Thursday, March 28, 2013

The World of Tracking

I got introduced to tracking (AKC-style) several years ago and thought it might be a great thing for Bourbon. HA! Unfortunately, he'd rather track critters than people so we didn't go very far :).

What? Someone said critters?

But Bourbon's nose has allowed him to be successful in nosework, which is a bit more controlled in terms of environment (in other words, not out in a field full of wildlife!). Sadly, at this time I don't have a dog that I could really excel with at tracking. I find the 'sport' fascinating though and so someday I'm sure I'll stumble across a partner to participate in it with.

This past weekend was the Cyclone Country Kennel Club's (CCKC) annual tracking test. This was actually the first year I was able to participate, which I was excited about. Usually, we have an Illinois Doberman Rescue Plus adoption event on the same weekend, but not this year! So out I went Saturday morning to help lay the tracks for the trial on Sunday.

Hi-Ho, Hi-Ho, It's Off to Work I Go

I'm bringing up the rear carrying the extra flags.
Photo taken by Cheryl Clark for the CCKC club.

Hard at work :)
Photo taken by Cheryl Clark for the CCKC club.

My job was to help carry the flags that would outline (show where the turns where) the tracks to be laid for the trial. I followed the other flag-carriers and also the tracklayer and the judges. Next to the judges, the tracklayers are the most important members of the test. LOL, they are the 'scent' the dog is to follow.

The judges design the track, instruct the tracklayers how to walk the track, prepare charts that accurately depict the track's design, and approve the articles used (we used a bandana and a glove). And obviously, the judges also determine the start time for each dog and evaluate the dog's performance.

The first two people are the judges, then the track layer in the middle, with
the three flag carriers bringing up the rear.
Photo taken by Cheryl Clark for the CCKC club.

Plotting out a track.
Photo taken by Cheryl Clark for the CCKC club.

Check out the CCKC's facebook page for more pictures from the trial or post any tracking questions you might have for our tracking experts :)!

How a Tracking Trial Works

A tracking test is a two-day commitment (for the workers) and continues regardless of the weather (which can be not so fun in Iowa at this time of year!). The actual test is held on Sunday, but the judges and tracklayers (and flag minions!) spend most of Saturday plotting a track for each dog entered. The flags do get removed when the tracklayers walk the track the morning of the test (otherwise it would be a bit easy for the competitors to see the track!).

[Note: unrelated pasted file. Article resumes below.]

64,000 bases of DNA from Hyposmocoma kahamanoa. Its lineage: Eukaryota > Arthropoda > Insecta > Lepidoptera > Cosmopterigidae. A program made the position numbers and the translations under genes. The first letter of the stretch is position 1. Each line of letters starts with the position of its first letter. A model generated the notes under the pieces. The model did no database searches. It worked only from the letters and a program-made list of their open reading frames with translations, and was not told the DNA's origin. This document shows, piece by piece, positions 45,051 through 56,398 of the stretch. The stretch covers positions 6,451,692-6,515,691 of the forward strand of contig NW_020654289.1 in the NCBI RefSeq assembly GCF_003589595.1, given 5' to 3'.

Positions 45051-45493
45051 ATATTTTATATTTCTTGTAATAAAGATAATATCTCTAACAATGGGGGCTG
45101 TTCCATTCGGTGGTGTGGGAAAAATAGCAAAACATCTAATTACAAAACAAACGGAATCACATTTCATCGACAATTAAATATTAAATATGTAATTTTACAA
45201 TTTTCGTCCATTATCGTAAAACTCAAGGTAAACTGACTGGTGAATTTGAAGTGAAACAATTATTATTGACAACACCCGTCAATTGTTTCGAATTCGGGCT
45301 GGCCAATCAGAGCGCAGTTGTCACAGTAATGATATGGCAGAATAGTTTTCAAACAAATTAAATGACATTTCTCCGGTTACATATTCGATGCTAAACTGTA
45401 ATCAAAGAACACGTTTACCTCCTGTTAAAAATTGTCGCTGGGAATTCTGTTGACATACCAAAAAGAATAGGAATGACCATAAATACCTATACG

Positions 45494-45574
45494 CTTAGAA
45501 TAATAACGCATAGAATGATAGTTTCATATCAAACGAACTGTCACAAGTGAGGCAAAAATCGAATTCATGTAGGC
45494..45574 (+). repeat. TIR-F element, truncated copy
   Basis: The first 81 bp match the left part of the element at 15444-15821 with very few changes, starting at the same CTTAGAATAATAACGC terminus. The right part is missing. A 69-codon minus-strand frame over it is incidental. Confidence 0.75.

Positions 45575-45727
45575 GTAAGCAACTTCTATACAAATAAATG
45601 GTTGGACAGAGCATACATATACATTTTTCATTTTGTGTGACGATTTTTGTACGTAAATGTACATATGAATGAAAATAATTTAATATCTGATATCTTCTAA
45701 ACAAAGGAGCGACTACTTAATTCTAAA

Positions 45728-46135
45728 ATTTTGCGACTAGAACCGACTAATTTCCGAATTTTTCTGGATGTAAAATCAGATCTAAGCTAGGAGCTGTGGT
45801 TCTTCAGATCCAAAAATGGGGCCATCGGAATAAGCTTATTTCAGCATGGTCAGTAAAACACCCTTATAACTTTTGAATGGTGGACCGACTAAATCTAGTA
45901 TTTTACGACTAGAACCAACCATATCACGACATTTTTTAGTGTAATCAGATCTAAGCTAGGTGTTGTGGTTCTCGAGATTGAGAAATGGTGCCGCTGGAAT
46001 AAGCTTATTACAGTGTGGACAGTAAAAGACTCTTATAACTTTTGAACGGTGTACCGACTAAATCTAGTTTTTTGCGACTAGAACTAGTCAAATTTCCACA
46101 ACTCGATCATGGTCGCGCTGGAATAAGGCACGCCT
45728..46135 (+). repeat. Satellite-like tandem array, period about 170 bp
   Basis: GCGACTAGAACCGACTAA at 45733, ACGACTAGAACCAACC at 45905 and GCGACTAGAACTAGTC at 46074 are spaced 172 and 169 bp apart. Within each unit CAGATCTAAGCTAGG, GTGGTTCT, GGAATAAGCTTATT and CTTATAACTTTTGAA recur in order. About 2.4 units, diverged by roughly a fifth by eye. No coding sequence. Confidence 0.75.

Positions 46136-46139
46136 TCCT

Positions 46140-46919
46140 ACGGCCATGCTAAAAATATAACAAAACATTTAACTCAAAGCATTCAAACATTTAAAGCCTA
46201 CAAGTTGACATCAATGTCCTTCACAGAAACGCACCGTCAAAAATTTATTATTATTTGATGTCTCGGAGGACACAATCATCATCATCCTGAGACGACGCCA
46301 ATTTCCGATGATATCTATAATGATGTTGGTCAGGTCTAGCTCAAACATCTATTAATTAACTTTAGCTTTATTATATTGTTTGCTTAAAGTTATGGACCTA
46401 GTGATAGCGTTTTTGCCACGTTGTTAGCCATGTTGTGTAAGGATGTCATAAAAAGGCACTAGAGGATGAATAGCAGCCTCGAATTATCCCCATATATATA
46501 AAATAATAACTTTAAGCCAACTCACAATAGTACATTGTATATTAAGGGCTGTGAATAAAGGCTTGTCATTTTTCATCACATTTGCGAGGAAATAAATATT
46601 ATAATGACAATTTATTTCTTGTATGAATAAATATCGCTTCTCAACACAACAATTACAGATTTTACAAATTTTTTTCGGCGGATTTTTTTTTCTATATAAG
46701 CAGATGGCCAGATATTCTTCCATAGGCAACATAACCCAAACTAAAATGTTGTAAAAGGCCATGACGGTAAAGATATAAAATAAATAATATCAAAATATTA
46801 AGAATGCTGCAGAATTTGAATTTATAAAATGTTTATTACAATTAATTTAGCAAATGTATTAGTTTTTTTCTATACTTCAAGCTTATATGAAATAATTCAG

On the morning of the test, the exhibitors gather for a 'draw' which determines the order the dogs go in. Then the tracks are aged the required time and the exhibitor gets to begin the track. The dog is not allowed off lead at any time! The dog must closely follow the path the tracklayer has walked and find the article(s) dropped along the track. The judges follow the dog and handler to determine if the dog is on or off the track. If the dog is off the track and the judges determine the dog cannot return, one judge will blow the whistle signaling the dog has failed. There is no time limit as long as the dog is working.

There are four titles dogs can earn through tracking (for a description of each title click HERE):
  • Tracking Dog (TD)
  • Tracking Dog Excellent (TDX)
  • Variable Surface Tracking (VST)
  • Champion Tracker (CT)
Sounds fun, huh? :) Unlike obedience and agility trials, where dogs respond to the owner's commands, in tracking a dog is completely in charge, for only he knows how to use his nose to find and follow the track. It brings trusting your dog to a whole new level :).

Getting Started in Tracking

Getting started in tracking is pretty easy because your dogs instinctively uses their nose, you are just fine-tuning his natural ability and giving it a focus. And since all dogs have that natural ability to follow a scent, any breed is capable of learning to track. I would recommend finding a tracking class to make sure you start out covering all the foundation work. I'm sure there are some great reference books out there as well; however, I can't recommend any because I haven't studied any! Also, tracking requires very little equipment. You just need a harness, a 20-to-40 food lead, a few flags to mark your track and an open grassy area free of obstacles (such as roads, ditches, or woods).

So, not too daunting!

Dogs need to sniff the ground; it's how they keep abreast of current events. The ground is a giant dog newspaper, containing all kinds of late-breaking dog news items, which, if they are especially urgent, are often continued in the next yard.  ~Dave Barry

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